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Field Test: Mackie Onyx 1640 Analog Mixer


Mackie’s VLZ mixer set the standard in desktop consoles for a generation of studio engineers and live musicians. In 2004, Mackie introduced a new generation of compact mixers designed as a step-up to its VLZ Pro family. The new Mackie Onyx mixers offer improvements on hallmark Mackie technologies in addition to new ones designed to bring analog mixing into the high-resolution digital fast lane.

Reviewed here is the flagship Onyx 1640, which like the ubiquitous 1604 VLZ Pro, is a 16×4×2 mixer with six aux sends and a host of features — new and old.

The 1640 comes with 16 great-sounding redesigned mic pre’s that would cost much more if purchased separately or in pairs. The preamps have a 123dB total dynamic range, -129.5dBm EIN and 0.0007-percent THD. The input trims work a little differently than the VLZ line, as it is designed for more real-world gain settings, handling from +22dB line-level down to micro-volt-level signals from a ribbon mic without adding noise.

I found that concept hard to believe until I tried them with every microphone I could get my hands on during the past two to three months. They really don’t add anything in terms of system noise, with plenty of usable gain. Even with a half-dozen open mics in a typical concert hall setting, the results were amazingly quiet. A Royer SF-12 ribbon mic delivered superb results with these preamps, as did my trusty B&K 4006s and a host of other large- and small-diaphragm mics. As a longtime VLZ Pro mic preamp user, I found the pre’s worth the upgrade cost alone — they are the cleanest, smoothest and quietest you’ll find just about anywhere at this price.

A 48-volt phantom power on/off switch (with its friendly bright green LED) is provided for each XLR input, something I’ve wanted for a long time. Occasionally, we all have to run something odd or unorthodox into those XLR jacks (in spite of the ¼-inch line-in jacks provided), so it’s very comforting to see, at a glance, which inputs have phantom power present and which don’t.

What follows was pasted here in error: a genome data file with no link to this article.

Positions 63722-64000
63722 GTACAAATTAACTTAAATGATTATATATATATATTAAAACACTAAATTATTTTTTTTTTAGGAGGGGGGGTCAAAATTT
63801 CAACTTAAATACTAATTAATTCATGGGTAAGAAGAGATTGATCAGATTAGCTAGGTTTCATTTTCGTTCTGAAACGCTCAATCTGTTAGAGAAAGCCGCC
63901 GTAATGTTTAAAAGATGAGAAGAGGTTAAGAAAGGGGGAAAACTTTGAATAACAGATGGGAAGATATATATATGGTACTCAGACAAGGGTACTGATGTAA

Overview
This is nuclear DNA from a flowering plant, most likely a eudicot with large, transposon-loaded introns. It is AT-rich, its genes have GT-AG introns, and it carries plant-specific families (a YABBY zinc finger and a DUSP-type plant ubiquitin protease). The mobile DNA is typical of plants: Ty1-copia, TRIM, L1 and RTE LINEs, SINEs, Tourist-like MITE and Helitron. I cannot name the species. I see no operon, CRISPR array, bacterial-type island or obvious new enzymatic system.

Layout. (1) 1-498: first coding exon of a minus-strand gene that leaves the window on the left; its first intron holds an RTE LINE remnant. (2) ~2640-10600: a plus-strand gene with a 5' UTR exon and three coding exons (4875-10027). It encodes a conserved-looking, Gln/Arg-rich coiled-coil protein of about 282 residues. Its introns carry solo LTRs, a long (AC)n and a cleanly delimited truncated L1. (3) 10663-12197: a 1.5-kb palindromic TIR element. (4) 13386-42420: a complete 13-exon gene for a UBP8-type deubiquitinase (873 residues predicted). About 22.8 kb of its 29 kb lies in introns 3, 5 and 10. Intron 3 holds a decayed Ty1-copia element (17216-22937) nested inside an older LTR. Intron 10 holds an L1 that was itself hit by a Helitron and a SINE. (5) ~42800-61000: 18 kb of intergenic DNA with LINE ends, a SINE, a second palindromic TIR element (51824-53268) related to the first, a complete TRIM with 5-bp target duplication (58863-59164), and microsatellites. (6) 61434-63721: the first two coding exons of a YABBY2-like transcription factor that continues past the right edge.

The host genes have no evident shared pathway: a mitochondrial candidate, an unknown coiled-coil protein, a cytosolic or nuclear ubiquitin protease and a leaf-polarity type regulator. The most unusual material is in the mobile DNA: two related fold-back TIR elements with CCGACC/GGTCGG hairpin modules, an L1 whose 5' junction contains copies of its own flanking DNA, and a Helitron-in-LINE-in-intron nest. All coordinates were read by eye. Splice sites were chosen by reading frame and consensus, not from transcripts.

There’s no longer any need to use the TRS insert jacks as feeds to external recorders; Mackie has added two DB-25 connectors — eight balanced channels for each — to easily connect to the device of your choice. Twelve channels are featured on the 1220, and 16 channels on the 1620 and 1640. These balanced direct outputs are post-channel gain, but pre-EQ, pre-insert and pre-fader, giving you all the flexibility of individual tracking without using unbalanced partial insert plugs. The first two channels also have switchable hi-Z inputs for acoustic guitar pickups and other devices without a direct box — a bonus for anyone who regularly uses these things.

Moving past the standard low-end (75Hz) cut switches down to the EQ section, Mackie has provided another much-requested feature: true hardwire EQ bypass switches, useful for audiophiles on a budget. (There are times when no EQ is good EQ.) Still, the Cal Perkins-designed EQ section is another big improvement over the old VLZ EQ. There’s more info on this at, but the stated goal was to use the classic “British” approach, which offers a smooth musical sound and adds greater boost/cut (±15dB) capabilities to make it suitable for a wider range of applications.